Champions League semifinalists last season, unbeaten Bundesliga leaders after five games this season — RB Leipzig are benefiting from Julian Nagelsmann, a young coach stamping his philosophy on a young club
Breaking with tradition is something RB Leipzig know all about, having climbed up the German pyramid by controversial means since their foundation in 2009.
After coming from behind to beat Hertha Berlin 2-1 on Saturday, they sit at the pinnacle of that pyramid. Ahead of a first ever meeting with Manchester United in the Champions League on Wednesday, RB Leipzig are unbeaten in five and a point clear of both Bayern Munich and Borussia Dortmund.
They've done it by breaking with their own young "traditions" under Germany's youngest coach, Julian Nagelsmann.
When RB Leipzig first arrived in the Bundesliga in 2016, they threatened to take the league by storm with then sporting director Ralf Rangnick's high-energy brand of counterattacking football. But the sugar-rush was followed by something of a comedown when the added burden of European football took its toll.
Rangnick, the sporting brains behind RB's rise, is no longer at the club. Under his former Hoffenheim protégé Nagelsmann, RB are a more versatile team, capable of both classy counterattacks and dominant spells of possession.
Against Hertha, they enjoyed 68 percent of the ball, completing 85 percent of their 543 passes. These possession statistics were no outlier either. Similar numbers were to be found in wins over Augsburg, Schalke and Mainz this season, proof that this team has added extra strings to its bow.
In defense, the move to a back three — nominally of German internationals Lukas Klostermann and Marcel Halstenberg plus French international and Manchester United target Dayot Upamecano — affords RB greater numbers and control in midfield.
Up front, the move away from purely counterattacking football has helped to compensate for the loss of talisman Timo Werner, while Manchester City loanee Angelino offers an offensive threat from full-back with four goals in all competitions so far this season. Dani Olmo, recruited from Dinamo Zagreb for €21 million ($24.9 million) in January, runs the creative department with four Bundesliga assists so far.
This combination of modern Gegenpressing and classic possession football was key in their journey to last season's Champions League semifinal, most notably in impressive wins over Tottenham Hotspur and Atletico Madrid. Rangnick's aggressive pressing football has not been completely abandoned though.
Away at Leverkusen this season, RB's toughest league fixture so far on paper, Nagelsmann reverted to a back four, settling for only 41 percent possession and a 1-1 draw. It would be a surprise if he didn't employ a similar system at Old Trafford, especially with Ole Gunnar Solskjaer's United showing themselves to be notoriously uncreative in possession.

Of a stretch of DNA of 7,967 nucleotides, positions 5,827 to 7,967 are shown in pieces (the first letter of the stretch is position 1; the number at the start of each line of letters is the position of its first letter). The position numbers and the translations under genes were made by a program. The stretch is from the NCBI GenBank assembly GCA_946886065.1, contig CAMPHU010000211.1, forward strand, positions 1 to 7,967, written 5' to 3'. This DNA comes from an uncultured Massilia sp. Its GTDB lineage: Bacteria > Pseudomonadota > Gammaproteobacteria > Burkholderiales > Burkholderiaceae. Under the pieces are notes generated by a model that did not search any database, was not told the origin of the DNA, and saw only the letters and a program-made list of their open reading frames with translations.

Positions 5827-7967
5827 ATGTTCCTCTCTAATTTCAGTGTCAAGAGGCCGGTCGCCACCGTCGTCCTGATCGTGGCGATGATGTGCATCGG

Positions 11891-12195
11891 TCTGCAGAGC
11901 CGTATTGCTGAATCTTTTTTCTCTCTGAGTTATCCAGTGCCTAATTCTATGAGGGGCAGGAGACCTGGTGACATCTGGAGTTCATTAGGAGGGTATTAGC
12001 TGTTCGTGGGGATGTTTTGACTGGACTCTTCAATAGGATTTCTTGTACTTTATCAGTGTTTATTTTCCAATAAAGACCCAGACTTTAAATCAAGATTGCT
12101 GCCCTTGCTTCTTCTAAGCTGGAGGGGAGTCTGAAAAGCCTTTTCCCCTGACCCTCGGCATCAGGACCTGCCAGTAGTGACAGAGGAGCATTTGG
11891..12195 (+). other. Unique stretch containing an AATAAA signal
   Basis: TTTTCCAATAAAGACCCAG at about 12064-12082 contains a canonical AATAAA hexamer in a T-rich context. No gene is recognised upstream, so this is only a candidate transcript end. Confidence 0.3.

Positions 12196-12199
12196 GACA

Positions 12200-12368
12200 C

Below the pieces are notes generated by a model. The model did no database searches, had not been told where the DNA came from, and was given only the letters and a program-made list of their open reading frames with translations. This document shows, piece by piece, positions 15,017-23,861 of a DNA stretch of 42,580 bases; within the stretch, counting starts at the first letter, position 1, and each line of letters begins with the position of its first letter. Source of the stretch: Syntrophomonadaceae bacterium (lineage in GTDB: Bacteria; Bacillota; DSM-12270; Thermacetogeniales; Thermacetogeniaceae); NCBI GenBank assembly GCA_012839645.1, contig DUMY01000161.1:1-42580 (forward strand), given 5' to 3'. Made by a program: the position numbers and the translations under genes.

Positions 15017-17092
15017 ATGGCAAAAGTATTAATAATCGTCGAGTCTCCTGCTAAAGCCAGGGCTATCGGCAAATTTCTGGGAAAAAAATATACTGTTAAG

Of course, Nagelsmann's tactical tinkering won't count for much if he doesn't manage to win anything. The closest RB have come to actually winning a trophy was a 3-0 defeat to Bayern Munich in the 2019 German Cup final. In the Bundesliga, they've finished 15, 31, 12 and 16 points behind the Bavarians.
In Germany, RB like to portray themselves as underdogs, the upstarts from downtrodden Saxony who rely on youth but face the same challenges as every other club when trying to compete with the omnipotent Bayern Munich at home, and Europe's top teams abroad.
"In terms of names and budgets, there are two teams in our group who are ahead of us," Hungarian goalkeeper Peter Gulacsi told the club's internal media last week, referring to Manchester United and Paris Saint-Germain, after RB had started their Champions League campaign with a 2-0 win over Istanbul Basaksehir.
This is at odds with the fact the club has outspent the opposition at every level of the pyramid, has recorded a net spend of over €130 million since arriving in the Bundesliga, and continues to benefit from a unique system of farm teams not available to their rivals.
Furthermore, it was revealed earlier this year that Red Bull, which owns 99 percent of the club, had simply converted €100 million of liabilities into club equity back in April 2019 in a process known as a Debt Equity Swap. Without it, the club's debts would currently stand at €224 million.
Put simply, RB Leipzig are anything but underdogs and Julian Nagelsmann could not wish for more favorable conditions in which to prove his own qualities and build a trophy-winning side — both in Germany and in Europe.